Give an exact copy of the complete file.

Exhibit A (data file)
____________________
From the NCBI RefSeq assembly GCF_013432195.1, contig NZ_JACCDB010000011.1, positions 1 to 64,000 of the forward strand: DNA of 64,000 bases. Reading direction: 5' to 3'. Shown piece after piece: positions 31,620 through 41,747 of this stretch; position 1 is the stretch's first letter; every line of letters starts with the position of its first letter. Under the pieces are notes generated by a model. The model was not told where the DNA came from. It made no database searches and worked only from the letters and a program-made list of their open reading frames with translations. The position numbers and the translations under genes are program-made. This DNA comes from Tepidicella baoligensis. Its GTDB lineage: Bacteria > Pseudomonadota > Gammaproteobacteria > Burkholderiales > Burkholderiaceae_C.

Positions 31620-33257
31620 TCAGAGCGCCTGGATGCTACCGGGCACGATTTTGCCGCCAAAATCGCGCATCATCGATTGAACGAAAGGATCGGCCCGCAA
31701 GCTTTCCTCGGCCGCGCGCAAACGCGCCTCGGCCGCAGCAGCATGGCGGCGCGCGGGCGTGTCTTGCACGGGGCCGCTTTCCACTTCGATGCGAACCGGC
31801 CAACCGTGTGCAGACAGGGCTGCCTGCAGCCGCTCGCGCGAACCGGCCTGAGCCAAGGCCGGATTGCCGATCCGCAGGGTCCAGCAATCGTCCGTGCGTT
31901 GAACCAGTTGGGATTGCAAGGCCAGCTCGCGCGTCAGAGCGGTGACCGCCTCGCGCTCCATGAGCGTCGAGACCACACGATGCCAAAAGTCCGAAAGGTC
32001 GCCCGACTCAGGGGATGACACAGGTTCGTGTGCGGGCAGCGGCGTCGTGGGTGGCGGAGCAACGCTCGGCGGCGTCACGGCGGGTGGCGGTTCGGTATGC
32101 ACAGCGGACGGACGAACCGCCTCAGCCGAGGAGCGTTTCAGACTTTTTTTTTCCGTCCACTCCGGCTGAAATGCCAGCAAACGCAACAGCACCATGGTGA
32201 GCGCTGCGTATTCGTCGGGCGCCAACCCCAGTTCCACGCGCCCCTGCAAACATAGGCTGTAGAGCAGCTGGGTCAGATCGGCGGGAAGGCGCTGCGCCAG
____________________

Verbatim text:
From the NCBI RefSeq assembly GCF_013432195.1, contig NZ_JACCDB010000011.1, positions 1 to 64,000 of the forward strand: DNA of 64,000 bases. Reading direction: 5' to 3'. Shown piece after piece: positions 31,620 through 41,747 of this stretch; position 1 is the stretch's first letter; every line of letters starts with the position of its first letter. Under the pieces are notes generated by a model. The model was not told where the DNA came from. It made no database searches and worked only from the letters and a program-made list of their open reading frames with translations. The position numbers and the translations under genes are program-made. This DNA comes from Tepidicella baoligensis. Its GTDB lineage: Bacteria > Pseudomonadota > Gammaproteobacteria > Burkholderiales > Burkholderiaceae_C.

Positions 31620-33257
31620 TCAGAGCGCCTGGATGCTACCGGGCACGATTTTGCCGCCAAAATCGCGCATCATCGATTGAACGAAAGGATCGGCCCGCAA
31701 GCTTTCCTCGGCCGCGCGCAAACGCGCCTCGGCCGCAGCAGCATGGCGGCGCGCGGGCGTGTCTTGCACGGGGCCGCTTTCCACTTCGATGCGAACCGGC
31801 CAACCGTGTGCAGACAGGGCTGCCTGCAGCCGCTCGCGCGAACCGGCCTGAGCCAAGGCCGGATTGCCGATCCGCAGGGTCCAGCAATCGTCCGTGCGTT
31901 GAACCAGTTGGGATTGCAAGGCCAGCTCGCGCGTCAGAGCGGTGACCGCCTCGCGCTCCATGAGCGTCGAGACCACACGATGCCAAAAGTCCGAAAGGTC
32001 GCCCGACTCAGGGGATGACACAGGTTCGTGTGCGGGCAGCGGCGTCGTGGGTGGCGGAGCAACGCTCGGCGGCGTCACGGCGGGTGGCGGTTCGGTATGC
32101 ACAGCGGACGGACGAACCGCCTCAGCCGAGGAGCGTTTCAGACTTTTTTTTTCCGTCCACTCCGGCTGAAATGCCAGCAAACGCAACAGCACCATGGTGA
32201 GCGCTGCGTATTCGTCGGGCGCCAACCCCAGTTCCACGCGCCCCTGCAAACATAGGCTGTAGAGCAGCTGGGTCAGATCGGCGGGAAGGCGCTGCGCCAG